I Walked Around With A Rubber Chicken For 30 Days — Here’s What It Taught Me

One of my biggest fears in life is looking stupid. My other fears are saying stupid things and actually being stupid (the first of which can be avoided by hitting “mute” on myself and losing the remote. The second one is more existential).

I also have a monumental fear of heights and a terrible pun habit, but that’s another story.

Fear, that unworthy friend, had been navigating life for me. I had been taking instructions from a phobia, which is likely even more confused about cardinal directions than I am. Too many moments were squandered feigning nonchalance, hiding in janitors’ closets, or “forgetting” to speak up. So many self-help books were perused that I probably earned an honorary degree in Procrastination with a minor in Weeping, and my face was turning into beef jerky from all the tears.

So I took a stab at exposure therapy, in which, loosely interpreted, you confront your fear until it doesn’t make you black out anymore. My goal was to purposeful look ridiculous, brace for negative reactions, and let those reactions slide the way ketchup never does from a Heinz bottle.

Lesson One: Most People Don’t Care

Kids acknowledge the absurdity of the chicken, but most adults will either adamantly convince themselves that the chicken is not there or not pay attention in the first place. The first time I took Roger out in public, the Stanford professor who sat across from me on the Caltrain raised his eyebrows but said nothing. The man who later sat next to him also said nothing, though he kept peering at me.

The staff at Thorough Bread and Bakery didn’t do anything when I propped Roger across from me at our table. The servers at Burma Love walked right by when I positioned the Thai tea under Roger’s beak. Most adults probably didn’t want to clip my wings, or think I’m cuckoo and want to stay far, far away. Case in point: at the Ferry Building’s farmer’s market, one lady did exclaim, “Oh, a rubber chicken!” She chuckled when I positioned him on a wooden bench for his obligatory Bay Bridge tourist photo. I deadpanned, “Yes, his name is Roger,” and proceeded with the photoshoot. She chuckled again, somewhat nervously this time, then, after a pregnant pause, turned to her friend and said, “Well, shall we?”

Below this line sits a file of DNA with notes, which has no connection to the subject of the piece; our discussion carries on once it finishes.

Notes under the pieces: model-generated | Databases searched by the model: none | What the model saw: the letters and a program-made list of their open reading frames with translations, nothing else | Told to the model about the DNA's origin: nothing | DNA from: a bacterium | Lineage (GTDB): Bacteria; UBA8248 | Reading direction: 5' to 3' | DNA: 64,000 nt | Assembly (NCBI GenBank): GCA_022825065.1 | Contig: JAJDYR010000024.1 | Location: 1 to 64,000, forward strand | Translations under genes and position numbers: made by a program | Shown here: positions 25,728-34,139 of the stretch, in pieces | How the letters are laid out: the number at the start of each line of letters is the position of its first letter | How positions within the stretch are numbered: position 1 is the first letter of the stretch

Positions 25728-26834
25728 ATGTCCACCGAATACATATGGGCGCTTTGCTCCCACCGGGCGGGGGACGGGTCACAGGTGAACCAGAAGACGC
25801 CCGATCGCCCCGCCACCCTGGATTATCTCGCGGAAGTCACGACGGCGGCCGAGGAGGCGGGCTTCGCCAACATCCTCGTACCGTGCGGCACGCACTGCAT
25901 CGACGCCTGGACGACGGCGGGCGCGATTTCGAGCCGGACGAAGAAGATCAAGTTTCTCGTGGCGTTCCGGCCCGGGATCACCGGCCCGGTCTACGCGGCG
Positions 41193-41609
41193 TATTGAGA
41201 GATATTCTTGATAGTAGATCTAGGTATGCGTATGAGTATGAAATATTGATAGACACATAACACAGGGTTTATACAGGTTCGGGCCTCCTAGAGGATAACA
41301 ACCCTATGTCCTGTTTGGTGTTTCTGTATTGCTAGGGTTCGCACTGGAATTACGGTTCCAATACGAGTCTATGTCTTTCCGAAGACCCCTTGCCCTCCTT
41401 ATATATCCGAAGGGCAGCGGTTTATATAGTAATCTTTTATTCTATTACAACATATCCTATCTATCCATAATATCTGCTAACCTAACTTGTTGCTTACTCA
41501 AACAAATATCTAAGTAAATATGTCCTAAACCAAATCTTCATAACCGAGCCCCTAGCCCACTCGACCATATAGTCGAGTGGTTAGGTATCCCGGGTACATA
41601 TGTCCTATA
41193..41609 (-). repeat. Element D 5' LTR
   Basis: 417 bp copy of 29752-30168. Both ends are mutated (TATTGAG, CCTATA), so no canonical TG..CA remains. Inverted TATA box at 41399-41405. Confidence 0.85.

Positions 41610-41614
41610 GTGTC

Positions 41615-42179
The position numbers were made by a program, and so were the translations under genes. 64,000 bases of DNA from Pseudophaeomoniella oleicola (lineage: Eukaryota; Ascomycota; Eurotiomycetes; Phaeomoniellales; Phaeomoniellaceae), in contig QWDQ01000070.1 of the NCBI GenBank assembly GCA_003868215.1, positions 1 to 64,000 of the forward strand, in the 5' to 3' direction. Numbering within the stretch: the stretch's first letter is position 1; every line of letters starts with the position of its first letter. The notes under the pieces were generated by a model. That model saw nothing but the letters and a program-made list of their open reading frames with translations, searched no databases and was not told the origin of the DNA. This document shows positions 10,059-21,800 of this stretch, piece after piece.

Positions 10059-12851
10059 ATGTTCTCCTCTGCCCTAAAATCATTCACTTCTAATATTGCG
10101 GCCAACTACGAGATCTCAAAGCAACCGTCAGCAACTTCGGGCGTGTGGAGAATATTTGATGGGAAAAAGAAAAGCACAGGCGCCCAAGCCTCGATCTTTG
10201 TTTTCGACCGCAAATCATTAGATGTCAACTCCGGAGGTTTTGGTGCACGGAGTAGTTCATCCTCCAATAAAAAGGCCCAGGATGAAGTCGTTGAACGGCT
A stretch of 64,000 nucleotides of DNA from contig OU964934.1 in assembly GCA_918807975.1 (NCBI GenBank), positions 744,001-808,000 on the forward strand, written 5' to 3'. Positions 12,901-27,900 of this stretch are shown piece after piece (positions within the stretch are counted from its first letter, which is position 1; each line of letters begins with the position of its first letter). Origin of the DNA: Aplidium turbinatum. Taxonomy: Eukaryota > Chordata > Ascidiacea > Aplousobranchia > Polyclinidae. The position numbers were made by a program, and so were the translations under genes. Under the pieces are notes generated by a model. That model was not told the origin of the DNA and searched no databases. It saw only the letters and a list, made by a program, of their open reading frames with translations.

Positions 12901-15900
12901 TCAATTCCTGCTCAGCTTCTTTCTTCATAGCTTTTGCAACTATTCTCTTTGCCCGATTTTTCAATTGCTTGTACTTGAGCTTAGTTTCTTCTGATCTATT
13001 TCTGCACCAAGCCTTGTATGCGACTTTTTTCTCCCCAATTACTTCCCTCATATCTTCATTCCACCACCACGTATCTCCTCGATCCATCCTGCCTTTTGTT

Lesson Two: Some People Will Be Mean To You

People at the Caltrain are the most vocal when it comes to inanimate poultry. One guy, while passing by me in a crosswalk, exclaimed, “What the fuck?!” (You mean “What the duck?”) Another guy, jogging around me out of the station, said, “Hi ugly girl.” (Again, “ugly duckling” would have been funnier.) There was also a time when I took Roger to the Banks concert at The Warfield and the bouncer, confused about why I brought Roger, wrung his neck. (Duck you, bouncer. You’re a booby. Go suck an egg.)

Lesson Three: Some People Will Be Delighted To Engage